Media Release: Who is Responsible? AGC and MACC need to clarify Acquittal of LGE's charge

WHO IS RESPONSIBLE?
AGC AND THE MACC OUGHT TO CLARIFY THE SUSPICIOUS FLAGS IN THE ACQUITTAL OF LIM GUAN ENG’S CHARGE

PRESS RELEASE 03 SEPTEMBER 2018

PETALING JAYA (Monday): C4 Center expresses our extreme surprise that Lim Guan Eng was acquitted of his corruption charge by the High Court earlier today. This puzzling turn of events raises questions about how independent government institutions are free from partisan interest in Malaysia, and underscores the need for clarification over the initial charge, and for disciplinary sanction to take place over this turn of events.

“Tan Sri Apandi Ali, was so confident in leading the prosecution of Lim Guan Eng himself. But if the then Attorney General was so certain in the case, how can it be so easily dropped by the High Court today? Either the previous Attorney General was coerced to press charges in court, or the system is always stacked in favour of the existing government.”

Cynthia Gabriel, C4 Center

Today, the High Court of Malaysia acquitted Finance Minister Lim Guan Eng from two corruption charges over an alleged conversion of land status in 2014 and a purchase of a bungalow below market value in 2015.  The Attorney General then, Tan Sri Apandi Ali, appeared in Penang sessions court to press the initial set of charges at the Penang Sesssions Court in 2016, and made statement to the press announcing this move.

C4 Center had earlier highlighted that Minister of Finance Lim Guan Eng needs to be cleared of corruption charges before assuming his ministerial post in the name of good governance. The ease of which he was acquitted, even when the prosecution asked for a discharge not amounting to an acquittal, raises highly suspicious flags.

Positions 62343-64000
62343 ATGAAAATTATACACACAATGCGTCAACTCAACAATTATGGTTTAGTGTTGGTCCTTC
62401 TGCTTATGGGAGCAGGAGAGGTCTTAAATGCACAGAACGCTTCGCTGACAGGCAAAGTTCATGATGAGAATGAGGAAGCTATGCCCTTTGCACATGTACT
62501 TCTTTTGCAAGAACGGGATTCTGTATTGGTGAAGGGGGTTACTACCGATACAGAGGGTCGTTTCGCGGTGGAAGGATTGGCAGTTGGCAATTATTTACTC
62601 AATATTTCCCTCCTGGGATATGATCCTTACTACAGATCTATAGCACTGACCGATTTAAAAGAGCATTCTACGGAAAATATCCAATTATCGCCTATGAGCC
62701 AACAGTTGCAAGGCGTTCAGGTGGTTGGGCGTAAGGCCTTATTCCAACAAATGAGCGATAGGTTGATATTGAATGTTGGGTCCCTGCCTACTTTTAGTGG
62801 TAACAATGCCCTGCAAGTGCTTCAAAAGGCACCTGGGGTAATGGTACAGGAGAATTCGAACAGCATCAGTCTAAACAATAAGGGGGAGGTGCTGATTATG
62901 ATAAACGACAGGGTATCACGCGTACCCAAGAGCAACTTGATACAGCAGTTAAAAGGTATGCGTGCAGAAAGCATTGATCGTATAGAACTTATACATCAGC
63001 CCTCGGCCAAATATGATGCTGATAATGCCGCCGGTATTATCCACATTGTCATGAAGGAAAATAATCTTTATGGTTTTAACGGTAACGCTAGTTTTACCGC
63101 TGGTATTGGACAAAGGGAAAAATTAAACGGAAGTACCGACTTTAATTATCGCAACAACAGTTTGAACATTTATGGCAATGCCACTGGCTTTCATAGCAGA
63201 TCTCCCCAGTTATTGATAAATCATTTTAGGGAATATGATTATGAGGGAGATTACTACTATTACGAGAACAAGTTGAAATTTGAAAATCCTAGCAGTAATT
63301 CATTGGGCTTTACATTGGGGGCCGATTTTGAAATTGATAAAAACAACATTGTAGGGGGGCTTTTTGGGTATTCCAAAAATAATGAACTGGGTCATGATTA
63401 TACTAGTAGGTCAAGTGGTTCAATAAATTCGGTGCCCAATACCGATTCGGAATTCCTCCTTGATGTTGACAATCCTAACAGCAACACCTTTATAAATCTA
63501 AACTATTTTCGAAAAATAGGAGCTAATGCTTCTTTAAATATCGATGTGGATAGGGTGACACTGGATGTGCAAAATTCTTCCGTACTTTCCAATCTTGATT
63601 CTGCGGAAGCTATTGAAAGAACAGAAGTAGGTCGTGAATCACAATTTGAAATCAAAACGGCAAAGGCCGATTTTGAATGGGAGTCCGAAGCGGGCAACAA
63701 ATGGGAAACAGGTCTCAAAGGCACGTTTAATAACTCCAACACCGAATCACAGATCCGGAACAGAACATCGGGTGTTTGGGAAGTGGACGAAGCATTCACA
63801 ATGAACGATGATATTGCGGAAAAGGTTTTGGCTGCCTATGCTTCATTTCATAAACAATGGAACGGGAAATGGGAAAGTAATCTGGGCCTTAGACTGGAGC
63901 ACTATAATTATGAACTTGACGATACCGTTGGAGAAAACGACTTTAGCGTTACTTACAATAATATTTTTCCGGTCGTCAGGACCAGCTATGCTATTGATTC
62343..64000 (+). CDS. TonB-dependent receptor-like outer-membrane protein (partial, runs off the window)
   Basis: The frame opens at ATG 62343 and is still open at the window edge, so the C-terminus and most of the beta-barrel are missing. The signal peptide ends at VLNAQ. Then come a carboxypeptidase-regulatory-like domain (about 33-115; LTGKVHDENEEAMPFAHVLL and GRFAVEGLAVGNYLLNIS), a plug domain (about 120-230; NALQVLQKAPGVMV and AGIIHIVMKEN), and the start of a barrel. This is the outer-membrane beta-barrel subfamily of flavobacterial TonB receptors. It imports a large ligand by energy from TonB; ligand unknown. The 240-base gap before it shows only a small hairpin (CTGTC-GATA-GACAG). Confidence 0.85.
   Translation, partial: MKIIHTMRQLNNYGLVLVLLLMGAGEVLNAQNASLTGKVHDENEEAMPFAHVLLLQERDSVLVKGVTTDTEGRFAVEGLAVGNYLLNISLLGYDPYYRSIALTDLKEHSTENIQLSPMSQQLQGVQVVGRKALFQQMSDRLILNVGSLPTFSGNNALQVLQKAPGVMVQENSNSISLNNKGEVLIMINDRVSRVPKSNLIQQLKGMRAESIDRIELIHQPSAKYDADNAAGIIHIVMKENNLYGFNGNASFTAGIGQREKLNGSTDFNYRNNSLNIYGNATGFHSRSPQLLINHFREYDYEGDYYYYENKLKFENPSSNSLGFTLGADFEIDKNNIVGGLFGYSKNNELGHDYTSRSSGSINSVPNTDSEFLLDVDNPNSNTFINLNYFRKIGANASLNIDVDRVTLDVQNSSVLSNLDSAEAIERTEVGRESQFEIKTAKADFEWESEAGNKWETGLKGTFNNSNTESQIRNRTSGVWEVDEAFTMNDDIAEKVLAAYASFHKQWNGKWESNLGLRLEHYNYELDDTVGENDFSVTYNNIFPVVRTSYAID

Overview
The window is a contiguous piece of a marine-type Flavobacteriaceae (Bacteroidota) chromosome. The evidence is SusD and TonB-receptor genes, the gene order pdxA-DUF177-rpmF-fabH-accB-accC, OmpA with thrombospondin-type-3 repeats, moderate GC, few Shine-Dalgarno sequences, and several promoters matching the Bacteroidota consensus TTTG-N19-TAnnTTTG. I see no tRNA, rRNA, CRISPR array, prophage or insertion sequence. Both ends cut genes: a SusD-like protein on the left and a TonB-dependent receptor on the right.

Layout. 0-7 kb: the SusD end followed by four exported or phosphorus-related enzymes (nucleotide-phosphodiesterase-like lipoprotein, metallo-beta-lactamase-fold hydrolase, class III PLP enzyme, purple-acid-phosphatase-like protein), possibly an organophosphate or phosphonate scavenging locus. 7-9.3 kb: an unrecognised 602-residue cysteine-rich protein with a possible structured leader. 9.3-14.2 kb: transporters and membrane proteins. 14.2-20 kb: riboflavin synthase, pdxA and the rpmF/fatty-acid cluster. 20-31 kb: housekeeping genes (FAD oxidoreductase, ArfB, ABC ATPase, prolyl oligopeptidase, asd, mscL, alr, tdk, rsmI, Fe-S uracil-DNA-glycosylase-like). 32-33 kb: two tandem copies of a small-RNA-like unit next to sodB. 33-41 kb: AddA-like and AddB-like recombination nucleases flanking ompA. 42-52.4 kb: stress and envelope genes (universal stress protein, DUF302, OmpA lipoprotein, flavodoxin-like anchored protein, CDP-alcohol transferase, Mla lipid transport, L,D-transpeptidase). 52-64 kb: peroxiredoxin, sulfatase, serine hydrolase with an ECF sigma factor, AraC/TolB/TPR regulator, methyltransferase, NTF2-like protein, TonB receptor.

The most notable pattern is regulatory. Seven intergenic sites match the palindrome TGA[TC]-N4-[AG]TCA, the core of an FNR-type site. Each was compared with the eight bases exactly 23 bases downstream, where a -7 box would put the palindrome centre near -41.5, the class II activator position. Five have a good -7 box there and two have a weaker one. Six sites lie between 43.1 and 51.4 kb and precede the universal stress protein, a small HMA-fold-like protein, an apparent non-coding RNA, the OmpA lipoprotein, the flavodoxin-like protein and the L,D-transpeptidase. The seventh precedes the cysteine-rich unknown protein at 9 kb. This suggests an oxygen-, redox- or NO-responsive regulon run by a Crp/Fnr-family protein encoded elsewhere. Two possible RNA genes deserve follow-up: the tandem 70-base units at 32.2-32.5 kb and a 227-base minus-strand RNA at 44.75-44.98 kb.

C4 Center, as an organisation championing anti-corruption and accountable governance, is concerned that our venerable institutions are subject to political inteference and/or partisan motivations when it comes to corruption.

We are concerned that politicians who have actually betrayed the public trust may be allowed back in to the system, while others may have to suffer from trumped-up charges in the interest of defending political supremacy rather than the public interest.

This development in the Lim Guan Eng case begs transparent explanations from the MACC and the AGC.

“If they’re expressing shock, then they are pushing the responsibility solely to the AG’s chambers. If they believed there was a case, MACC must explain to the public of the initial reasons for recommending charges to be pressed in the first place. We may also need to consider disciplinary sanctions over this imbroglio.”

Cynthia Gabriel, C4 Center

MACC and the Attorney General’s Chambers (acting as public prosecutor) must act without fear of political repercussions, and neither for wish of currying political favour. As a result, the public needs reassurance that the originating evidence and motivations in MACC’s investigation papers are valid.

Otherwise, if the charges are revealed to be politically motivated, then there is a pressing need for greater reform in insulating Malaysian institutions from political inteference. One method, which C4 Center has long been advocating, is by separating the public prosecutor’s office from the attorney general’s purview.

The government and institutions of the day should set precedent by considering disciplinary/punitive action against those responsible for either bringing up spurious, politically-motivated charges, or for allowing the ball to drop on corruption.

Public confidence in the independence of these institutions must be restored, and otherwise, no change from the previous Najib regime who shamelessly trampled upon and compromised these institutions. Urgent steps must be taken to instill independence and  insulate them from partisan politics of the day.

 

Released by:

Cynthia Gabriel (Ms.)
Executive Director, C4 Center